General 500F Rebuild

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General 500F Rebuild

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tjmra

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May 27, 2010
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Guys,

When I resolved my (non existent) brake problem I was in a position to get a roadworthy done on the car so I could get it registered. No problems and the car was registered last week.

Went for progressively longer drives around the local back streets and after each one checked the car over for problems. I eventually found that between 5 and 6 miles the oil pressure light would come on and stay on. Tried two sensors with the same result. Engine was professionally rebuilt with new big ends and mains etc so this is the last thing I expected.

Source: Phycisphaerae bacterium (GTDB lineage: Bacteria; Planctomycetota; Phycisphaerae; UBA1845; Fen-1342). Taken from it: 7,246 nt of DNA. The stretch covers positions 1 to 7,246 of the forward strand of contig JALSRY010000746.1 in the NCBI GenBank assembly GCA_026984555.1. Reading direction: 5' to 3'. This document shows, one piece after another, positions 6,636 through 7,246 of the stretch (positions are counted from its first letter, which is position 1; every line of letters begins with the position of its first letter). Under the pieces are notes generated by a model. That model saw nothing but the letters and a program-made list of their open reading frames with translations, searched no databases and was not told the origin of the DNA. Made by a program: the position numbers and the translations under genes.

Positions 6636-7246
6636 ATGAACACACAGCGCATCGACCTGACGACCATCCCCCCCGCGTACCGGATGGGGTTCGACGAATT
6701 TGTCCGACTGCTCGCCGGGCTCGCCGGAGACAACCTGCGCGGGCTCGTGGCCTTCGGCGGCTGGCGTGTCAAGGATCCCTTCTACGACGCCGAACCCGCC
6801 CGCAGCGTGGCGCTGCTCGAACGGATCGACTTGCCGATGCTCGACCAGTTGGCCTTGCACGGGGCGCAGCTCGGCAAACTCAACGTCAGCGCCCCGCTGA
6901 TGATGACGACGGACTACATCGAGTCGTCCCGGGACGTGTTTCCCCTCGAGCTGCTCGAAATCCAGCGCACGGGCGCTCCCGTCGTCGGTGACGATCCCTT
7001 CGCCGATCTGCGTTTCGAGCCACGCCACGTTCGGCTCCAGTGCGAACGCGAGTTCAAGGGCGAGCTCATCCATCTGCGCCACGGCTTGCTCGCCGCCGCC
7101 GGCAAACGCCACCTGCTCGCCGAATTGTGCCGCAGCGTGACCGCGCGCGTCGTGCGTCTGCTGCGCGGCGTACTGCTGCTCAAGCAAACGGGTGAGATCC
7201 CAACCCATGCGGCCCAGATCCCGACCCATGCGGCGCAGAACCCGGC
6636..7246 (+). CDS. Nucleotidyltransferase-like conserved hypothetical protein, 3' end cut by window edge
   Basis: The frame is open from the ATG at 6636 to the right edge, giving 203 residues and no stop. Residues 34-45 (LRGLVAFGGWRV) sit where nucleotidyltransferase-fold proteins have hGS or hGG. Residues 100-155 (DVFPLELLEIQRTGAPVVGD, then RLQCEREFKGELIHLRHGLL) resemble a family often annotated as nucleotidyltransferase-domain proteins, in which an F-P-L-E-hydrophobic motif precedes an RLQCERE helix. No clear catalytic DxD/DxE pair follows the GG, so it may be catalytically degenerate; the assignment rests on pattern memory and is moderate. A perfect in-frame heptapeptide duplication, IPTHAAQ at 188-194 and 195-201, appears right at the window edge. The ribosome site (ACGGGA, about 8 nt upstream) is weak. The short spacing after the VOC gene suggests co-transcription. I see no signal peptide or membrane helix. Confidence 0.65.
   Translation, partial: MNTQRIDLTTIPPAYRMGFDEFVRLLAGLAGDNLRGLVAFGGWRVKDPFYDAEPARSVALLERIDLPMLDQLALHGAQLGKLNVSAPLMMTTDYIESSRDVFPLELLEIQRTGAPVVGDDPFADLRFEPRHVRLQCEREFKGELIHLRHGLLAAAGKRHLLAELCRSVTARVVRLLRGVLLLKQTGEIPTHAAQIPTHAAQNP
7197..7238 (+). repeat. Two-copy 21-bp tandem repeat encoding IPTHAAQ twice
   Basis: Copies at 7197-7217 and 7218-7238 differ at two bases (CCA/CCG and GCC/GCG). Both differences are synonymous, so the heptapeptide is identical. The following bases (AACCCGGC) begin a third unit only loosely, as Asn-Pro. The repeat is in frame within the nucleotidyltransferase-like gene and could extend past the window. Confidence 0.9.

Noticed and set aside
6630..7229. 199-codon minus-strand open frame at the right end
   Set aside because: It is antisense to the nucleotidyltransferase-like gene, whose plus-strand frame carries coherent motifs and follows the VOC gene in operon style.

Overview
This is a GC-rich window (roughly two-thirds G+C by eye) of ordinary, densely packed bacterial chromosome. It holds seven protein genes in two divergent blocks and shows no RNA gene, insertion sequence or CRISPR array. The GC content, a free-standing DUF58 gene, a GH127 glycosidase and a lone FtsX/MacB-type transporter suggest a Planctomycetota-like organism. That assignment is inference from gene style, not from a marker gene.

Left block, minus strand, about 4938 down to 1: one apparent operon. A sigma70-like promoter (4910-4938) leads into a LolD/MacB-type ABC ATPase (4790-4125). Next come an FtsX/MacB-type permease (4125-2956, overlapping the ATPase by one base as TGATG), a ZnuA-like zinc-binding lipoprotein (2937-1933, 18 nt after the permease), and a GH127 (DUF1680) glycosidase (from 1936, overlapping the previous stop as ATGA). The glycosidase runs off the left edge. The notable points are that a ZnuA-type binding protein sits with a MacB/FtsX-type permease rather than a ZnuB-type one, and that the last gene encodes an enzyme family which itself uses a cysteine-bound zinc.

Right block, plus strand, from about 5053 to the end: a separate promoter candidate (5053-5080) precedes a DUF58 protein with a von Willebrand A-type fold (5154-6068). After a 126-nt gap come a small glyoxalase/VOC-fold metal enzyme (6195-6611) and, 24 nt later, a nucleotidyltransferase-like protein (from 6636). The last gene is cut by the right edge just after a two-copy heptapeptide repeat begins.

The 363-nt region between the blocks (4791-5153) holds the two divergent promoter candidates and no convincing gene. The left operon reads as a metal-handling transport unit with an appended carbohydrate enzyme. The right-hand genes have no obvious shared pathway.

This is a problem that I can't fix myself. I can pay to trail the car to the mechanic for him to look at or I can pull the motor out strip the covers off and take the bare motor back to him. There are pros and cons to each method, but I fear this is going to be a drawn out problem.

Talk about cruel. After 10 or so years off the road, and then a couple of years since I started the rebuild, I finally get a taste of driving the car and I have to stop. I am thinking that a static display in the garage may be the go.........

As an aside, it is good to see new people, new cars and new posts on the site. Every post and every photo helps someone somehow. If I get a sunny day this weekend I will push(!) the car out and try and take a photo or two.